FEMA Updates Floodplain Maps

 Tom Larson  |    February 08, 2009

The Wisconsin Department of Natural Resources (DNR), in conjunction with the Federal Emergency Management Agency (FEMA), is in the process of revising the floodplain maps for all 72 counties in Wisconsin. The new floodplain maps could have an impact on flood insurance as well as the use and value of affected property, and could present challenges for both property owners and REALTORS®.


Floods are the most common natural disaster in the United States, and Wisconsin ranks 10th in the nation for documented flood damage. In Wisconsin, the primary cause of floods is excessive rain, snowmelt or a combination of the two. Floodplains are typically lowland areas adjacent to lakes, wetlands and rivers that are covered by water during a flood. However, many of Wisconsin’s flood-prone lands are simply low-lying areas or depressions where water naturally collects after rain.

A floodplain map determines whether a structure is in a floodplain and whether or not the owner of a structure will need to purchase flood insurance. Unfortunately, many of these maps are outdated or inaccurate due to urban growth, changes to river flows and shorelines, and flood mitigation efforts like dams and levees. In fact, nearly two-thirds of Wisconsin’s floodplain maps are at least 10 years old. Moreover, many of the existing floodplain maps were created using 10-foot-contour intervals, which have proven to be inaccurate in determining a property’s flood risk.

To remedy this problem, FEMA has launched a multi-year national Map Modernization Plan — an effort to redraw the maps that predict where major floods are likely to occur. The updated maps will help support floodplain management and sound flood insurance decisions, such as determining who needs flood insurance, calculating flood insurance rates and ensuring that new development will be safe from flooding.

Map updating effort 

Beginning in 2003, FEMA, in conjunction with the DNR, began updating maps throughout Wisconsin with the goal of completing 54 counties by 2010. So far, 23 counties, including their cities and villages, have gone through FEMA’s map modernization process and are updating floodplain ordinances to include new maps. These counties include: Adams, Barron, Buffalo, Burnett, Calumet, Clark, Columbia, Dane, Door, Eau Claire, Fond du Lac, Green, Green Lake, Jefferson, La Crosse, Milwaukee, Ozaukee, Portage, Rock, Sheboygan, St. Croix, Walworth and Waukesha. 

The new mapping has resulted in reduced flood risk for some properties and the removal of other properties from the mapped floodplain entirely. However, the flood mapping process has also added some properties to the floodplain. Unfortunately, some property owners first discover that their property is located in the floodplain during a sale or transfer of property. This can present problems for property owners because structures located in a floodplain may trigger one or more of the following:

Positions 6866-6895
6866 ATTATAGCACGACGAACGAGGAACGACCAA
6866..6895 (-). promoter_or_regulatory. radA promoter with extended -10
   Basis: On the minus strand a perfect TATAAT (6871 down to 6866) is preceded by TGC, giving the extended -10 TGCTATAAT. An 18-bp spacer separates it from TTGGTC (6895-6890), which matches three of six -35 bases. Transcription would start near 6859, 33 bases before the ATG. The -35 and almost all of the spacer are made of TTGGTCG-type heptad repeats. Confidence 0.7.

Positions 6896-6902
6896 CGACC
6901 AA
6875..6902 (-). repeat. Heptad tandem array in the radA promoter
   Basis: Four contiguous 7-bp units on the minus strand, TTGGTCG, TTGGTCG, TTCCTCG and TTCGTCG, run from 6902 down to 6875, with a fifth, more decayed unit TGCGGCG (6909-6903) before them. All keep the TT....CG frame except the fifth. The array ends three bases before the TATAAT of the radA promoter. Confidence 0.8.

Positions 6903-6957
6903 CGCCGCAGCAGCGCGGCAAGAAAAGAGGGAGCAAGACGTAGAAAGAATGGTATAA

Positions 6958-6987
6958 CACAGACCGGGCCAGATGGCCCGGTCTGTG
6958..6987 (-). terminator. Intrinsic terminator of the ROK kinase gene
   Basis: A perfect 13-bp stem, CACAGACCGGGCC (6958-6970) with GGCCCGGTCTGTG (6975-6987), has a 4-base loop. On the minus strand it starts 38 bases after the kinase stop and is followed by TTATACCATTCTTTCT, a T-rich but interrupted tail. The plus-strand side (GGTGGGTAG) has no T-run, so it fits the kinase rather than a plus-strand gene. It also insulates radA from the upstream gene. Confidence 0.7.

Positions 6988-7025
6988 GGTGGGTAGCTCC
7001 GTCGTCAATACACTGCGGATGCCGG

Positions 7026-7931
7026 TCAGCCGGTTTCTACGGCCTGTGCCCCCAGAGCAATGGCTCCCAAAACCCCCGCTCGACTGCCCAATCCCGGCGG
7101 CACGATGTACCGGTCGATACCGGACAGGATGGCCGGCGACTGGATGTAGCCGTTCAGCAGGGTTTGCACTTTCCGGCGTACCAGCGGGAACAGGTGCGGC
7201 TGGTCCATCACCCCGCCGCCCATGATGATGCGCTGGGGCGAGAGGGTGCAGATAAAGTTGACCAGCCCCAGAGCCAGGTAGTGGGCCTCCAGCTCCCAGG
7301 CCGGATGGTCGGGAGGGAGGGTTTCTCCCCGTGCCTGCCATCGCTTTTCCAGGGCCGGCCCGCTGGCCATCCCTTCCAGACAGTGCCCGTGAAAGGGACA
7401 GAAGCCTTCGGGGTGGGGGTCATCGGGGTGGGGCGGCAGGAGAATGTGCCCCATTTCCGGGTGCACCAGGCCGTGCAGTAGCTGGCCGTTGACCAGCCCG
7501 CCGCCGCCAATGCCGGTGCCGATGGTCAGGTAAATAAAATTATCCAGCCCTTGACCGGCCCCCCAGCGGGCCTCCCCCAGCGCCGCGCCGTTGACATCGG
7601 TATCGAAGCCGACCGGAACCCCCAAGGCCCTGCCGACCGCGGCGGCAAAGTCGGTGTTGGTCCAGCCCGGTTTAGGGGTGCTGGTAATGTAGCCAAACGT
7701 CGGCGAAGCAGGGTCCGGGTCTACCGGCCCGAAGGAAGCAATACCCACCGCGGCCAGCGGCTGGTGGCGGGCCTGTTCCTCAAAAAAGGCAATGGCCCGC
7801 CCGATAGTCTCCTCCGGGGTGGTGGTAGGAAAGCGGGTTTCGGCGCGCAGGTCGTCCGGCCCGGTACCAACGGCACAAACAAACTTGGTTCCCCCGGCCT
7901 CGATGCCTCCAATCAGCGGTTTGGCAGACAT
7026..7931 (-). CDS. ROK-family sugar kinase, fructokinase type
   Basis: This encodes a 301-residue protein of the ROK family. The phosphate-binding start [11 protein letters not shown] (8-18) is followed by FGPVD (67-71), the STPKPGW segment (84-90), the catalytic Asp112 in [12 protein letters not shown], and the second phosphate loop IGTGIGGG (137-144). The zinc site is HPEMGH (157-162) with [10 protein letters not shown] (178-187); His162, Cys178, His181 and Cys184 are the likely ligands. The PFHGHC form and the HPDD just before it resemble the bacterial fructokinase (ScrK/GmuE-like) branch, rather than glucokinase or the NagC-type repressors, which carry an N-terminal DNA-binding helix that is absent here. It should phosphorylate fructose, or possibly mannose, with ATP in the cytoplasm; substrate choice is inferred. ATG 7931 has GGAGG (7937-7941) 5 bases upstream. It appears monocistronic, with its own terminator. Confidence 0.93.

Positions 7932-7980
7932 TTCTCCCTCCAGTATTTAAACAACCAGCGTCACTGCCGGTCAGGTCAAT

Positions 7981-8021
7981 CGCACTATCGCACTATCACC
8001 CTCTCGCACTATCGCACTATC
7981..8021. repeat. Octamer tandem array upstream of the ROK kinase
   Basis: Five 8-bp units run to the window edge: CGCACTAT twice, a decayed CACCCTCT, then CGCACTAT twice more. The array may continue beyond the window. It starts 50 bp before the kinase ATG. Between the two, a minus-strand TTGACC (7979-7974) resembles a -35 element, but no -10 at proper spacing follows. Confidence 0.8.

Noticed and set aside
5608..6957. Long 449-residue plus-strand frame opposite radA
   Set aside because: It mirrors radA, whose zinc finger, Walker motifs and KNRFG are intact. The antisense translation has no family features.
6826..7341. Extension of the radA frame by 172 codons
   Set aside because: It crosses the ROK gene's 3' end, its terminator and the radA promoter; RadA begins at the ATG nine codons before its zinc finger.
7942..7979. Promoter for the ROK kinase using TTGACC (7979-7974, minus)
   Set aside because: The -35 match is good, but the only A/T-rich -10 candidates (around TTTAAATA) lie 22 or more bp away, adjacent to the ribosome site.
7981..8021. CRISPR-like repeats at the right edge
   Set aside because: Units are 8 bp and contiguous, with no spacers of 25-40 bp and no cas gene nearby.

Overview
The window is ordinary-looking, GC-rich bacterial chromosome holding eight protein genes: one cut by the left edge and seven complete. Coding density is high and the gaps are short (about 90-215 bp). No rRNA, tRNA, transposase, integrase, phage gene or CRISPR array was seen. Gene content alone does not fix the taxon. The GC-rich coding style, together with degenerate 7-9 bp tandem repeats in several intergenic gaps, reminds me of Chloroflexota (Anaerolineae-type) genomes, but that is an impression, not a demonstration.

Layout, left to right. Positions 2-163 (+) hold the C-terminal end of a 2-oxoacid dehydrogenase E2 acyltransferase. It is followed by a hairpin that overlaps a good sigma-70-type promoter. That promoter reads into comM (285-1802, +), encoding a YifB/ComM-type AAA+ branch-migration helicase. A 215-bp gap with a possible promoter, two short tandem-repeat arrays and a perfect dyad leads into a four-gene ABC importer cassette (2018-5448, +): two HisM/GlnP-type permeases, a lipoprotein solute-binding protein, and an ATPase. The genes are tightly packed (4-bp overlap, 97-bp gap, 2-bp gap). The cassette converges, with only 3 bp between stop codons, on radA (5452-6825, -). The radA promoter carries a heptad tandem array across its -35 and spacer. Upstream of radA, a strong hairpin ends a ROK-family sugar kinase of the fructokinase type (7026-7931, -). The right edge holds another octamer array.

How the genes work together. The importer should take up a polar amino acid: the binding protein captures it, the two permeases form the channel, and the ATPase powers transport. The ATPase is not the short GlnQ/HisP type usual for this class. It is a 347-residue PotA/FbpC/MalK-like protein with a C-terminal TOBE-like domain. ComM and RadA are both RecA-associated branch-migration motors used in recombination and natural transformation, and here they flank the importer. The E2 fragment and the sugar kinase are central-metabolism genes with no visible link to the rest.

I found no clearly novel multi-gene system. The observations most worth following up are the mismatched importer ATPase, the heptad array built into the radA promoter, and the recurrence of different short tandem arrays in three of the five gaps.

• Flood insurance is required for any structure located in special flood hazard areas as a condition of any mortgage from a federally insured or regulated lender.
  • Structures not in compliance with current floodplain regulations are subject to the 50-percent rule, which can place significant restrictions on the ability to improve or expand a structure.
  • Different development standards exist for new structures in the “flood fringe” — the area outside of the floodway where standing water is often present. 

Requested changes to floodplain maps 

If a property owner believes that a property has been erroneously added to a floodplain, the property owner has two options for seeking a change. First, if the property owner discovers this error during the required public notice period immediately after the map is finished, the property owner has 90 days to appeal. All appeals must (a) be submitted through the community in which the property is located, and (b) demonstrate that the flood hazard determinations are scientifically or technically incorrect.

Second, if the property owner discovers this error after the 90-day appeal process is over, the property owner may request an official revision to the floodplain map known as a letter of map amendment change (LOMC). An LOMC is issued in place of the physical revision and republication of the affected map. There are two types of LOMCs — a letter of map amendment (LOMA) and a letter of map revision (LOMR). An LOMA is a correction to a flood map and can be obtained by submitting mapping and survey data showing that a property’s natural lowest grade is above base flood elevation. An LOMR is a correction to a flood map based upon technical engineering studies and thus is typically used for complex or large-scale projects.

Accurate floodplain maps are critical sources of information for local communities, property owners and REALTORS® who sell property in or adjacent to floodplain areas. Accordingly, REALTORS® and property owners should be aware of floodplain mapping efforts in their respective counties and review the revised maps closely to ensure they are accurate.

Tom Larson is Director of Regulatory and Legislative Affairs for the WRA. 

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